Powered personal transportation
Ebikes, pedelecs, battery-powered scooters.This content is for general information only. It does not, and is not intended to, provide legal or technical advice or to represent a legal interpretation of the matters it addresses.
Frequently asked questions
An electric bicycle, e-bike or booster bike is one with an electric motor. There are many types of e-bikes from those that only have a small motor to assist the rider's pedal-power e.g., Pedelecs to more powerful e-bikes that do not need to be pedalled at all i.e. power on demand unless the rider wishes.
An electric scooter is a type of vehicle with a small standing platform, without a seat for one person only with two or more wheels that is propelled by an electric motor. Besides the motor, the rider can also propel the electric scooter forward by pushing off the ground.
Regardless of the type of bike, its speed or whether it requires a push start, the rules are as follows:
- If it can be powered by mechanical or electrical power alone (i.e., it can continue without you pedalling or scooting it) then it is considered to be a ‘mechanically propelled vehicle’ (MPV).
- Under road traffic law, if an MPV is used in a public place, it is subject to all of the regulatory controls that apply to other vehicles i.e., it must be roadworthy, registered, taxed and insured.
- The driver of the vehicle must hold the appropriate driving licence and is obliged to wear a crash helmet.
The RSA have carried out a review on the current practice and safety implications of electric personal mobility devices at the request of the Department of Transport, for more information see its recommendations.
Under the Road Traffic Act 1961 at Section 3(1) (a) and (b) it is defined as ‘a vehicle intended or adapted for propulsion by mechanical means, including.
(a) a bicycle or tricycle with an attachment for propelling it by mechanical power, whether or not the attachment is being used,
(b) a vehicle the means of propulsion of which is electrical or partly electrical and partly mechanical, but not including a tramcar or other vehicle running on permanent rails.’
Refer to the MPV definition above including the legal definition. If you are still unsure, seek legal advice. We do not assess vehicles on a case-by-case basis to ascertain whether they are MPVs or not. It is the legal obligation of the vehicle owner to ensure that their vehicle complies with all the regulations applicable to the category of vehicle concerned.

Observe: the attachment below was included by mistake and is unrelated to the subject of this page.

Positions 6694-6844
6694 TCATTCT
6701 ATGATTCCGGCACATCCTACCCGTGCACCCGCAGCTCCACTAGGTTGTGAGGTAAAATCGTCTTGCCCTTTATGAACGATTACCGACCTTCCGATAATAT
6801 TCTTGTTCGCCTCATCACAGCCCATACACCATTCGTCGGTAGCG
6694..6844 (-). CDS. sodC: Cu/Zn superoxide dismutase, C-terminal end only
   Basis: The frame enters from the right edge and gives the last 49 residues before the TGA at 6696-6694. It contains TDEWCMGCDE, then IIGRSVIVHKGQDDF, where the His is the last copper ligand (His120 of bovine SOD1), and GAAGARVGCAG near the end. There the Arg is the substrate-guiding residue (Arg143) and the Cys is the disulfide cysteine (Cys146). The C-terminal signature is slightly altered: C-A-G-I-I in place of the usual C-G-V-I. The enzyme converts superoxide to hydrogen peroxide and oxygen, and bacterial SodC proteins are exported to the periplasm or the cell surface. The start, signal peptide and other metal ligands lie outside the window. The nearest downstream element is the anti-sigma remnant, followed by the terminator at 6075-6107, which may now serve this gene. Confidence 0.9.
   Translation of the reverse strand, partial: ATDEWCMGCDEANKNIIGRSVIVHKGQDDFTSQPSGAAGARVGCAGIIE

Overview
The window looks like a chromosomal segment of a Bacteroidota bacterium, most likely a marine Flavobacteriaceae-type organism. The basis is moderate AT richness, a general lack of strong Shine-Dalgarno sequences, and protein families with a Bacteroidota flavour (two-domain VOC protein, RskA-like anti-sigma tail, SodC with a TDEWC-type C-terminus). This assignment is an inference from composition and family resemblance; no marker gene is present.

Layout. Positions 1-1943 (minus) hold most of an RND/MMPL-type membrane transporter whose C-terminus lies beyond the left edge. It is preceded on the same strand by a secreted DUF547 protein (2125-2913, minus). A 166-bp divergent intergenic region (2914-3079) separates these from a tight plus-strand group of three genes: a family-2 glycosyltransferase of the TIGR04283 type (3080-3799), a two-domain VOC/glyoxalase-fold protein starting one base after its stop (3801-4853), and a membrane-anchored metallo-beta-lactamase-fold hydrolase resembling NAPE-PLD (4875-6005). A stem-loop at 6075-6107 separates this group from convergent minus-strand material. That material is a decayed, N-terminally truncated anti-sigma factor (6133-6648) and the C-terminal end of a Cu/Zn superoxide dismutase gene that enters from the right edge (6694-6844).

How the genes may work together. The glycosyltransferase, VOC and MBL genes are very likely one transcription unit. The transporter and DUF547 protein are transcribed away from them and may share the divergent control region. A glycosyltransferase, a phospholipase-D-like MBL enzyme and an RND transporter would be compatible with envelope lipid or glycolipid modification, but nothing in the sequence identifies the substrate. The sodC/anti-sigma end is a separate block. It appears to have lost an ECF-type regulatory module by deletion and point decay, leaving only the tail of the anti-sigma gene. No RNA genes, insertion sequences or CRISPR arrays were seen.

You will need to contact Revenue. In order to register an eBike or battery scooter, it will need an EC cert of conformity (CoC) from the manufacturer.
If the manufacturer cannot supply a COC, this means your eBike or scooter can only be used on private property or purpose-built tracks.
Currently no. However, under road traffic law, it is the owner and driver’s responsibility to ensure their vehicle is kept in a roadworthy condition at all times when used in a public place. All parts and equipment must be in good working order. Failure to do so can result in prosecution.
L1e to L7e categories cover a wide range of two, three and four wheeled vehicle types.
This depends on whether the bike or scooter in question is an MPV or not. It is illegal for persons under the age of 16 to ride an MPV in a public place. If the bike is not an MPV there is no law against children riding it in a public place. We strongly recommend that young children should always be supervised if riding in a public place.
There is no law against them however it is important to note that the addition of the engine may result in your bike being treated as an MPV which means it will have to be roadworthy, registered, taxed, insured etc. In addition, any conversion must be carried out to an appropriate standard so as not to render the vehicle unroadworthy, unsafe or likely to cause an incident.
Regardless of the type of vehicle, if it can operate on mechanical or electrical power alone - even if you initially have to pedal, push or scoot it to get it going - then it is considered to be a mechanically propelled vehicle (MPV). Under Road Traffic law, if an MPV is used in a public place it is subject to all of the regulatory controls that apply to other vehicles i.e., it must be roadworthy, registered, taxed and insured. The driver of the vehicle must hold the appropriate driving licence and is obliged to wear a crash helmet.
If they can be powered by mechanical or electrical power alone i.e., can go without you pedalling or scooting it, then they are considered to be a mechanically propelled vehicle (MPV). See extract below.
Irish Law (standards of vehicles for use on Irish roads) and Licensing Rules:
The Road Traffic Act 1961 defines a ‘mechanically propelled vehicle’ as:
“means, subject to subsection (2) of this section, a vehicle intended or adapted for propulsion by mechanical means, including-
a bicycle or tricycle with an attachment for propelling it by mechanical power, whether or not the attachment is being used,
a vehicle the means of propulsion of which is electrical or partly electrical and partly mechanical,
but not including a tramcar or other vehicle running on permanent rails;”
Section 38 of the Road Traffic Act 1961 specifies that a person shall not drive a mechanically propelled vehicle in a public place unless they are in possession of a driving licencing appropriate to that vehicle.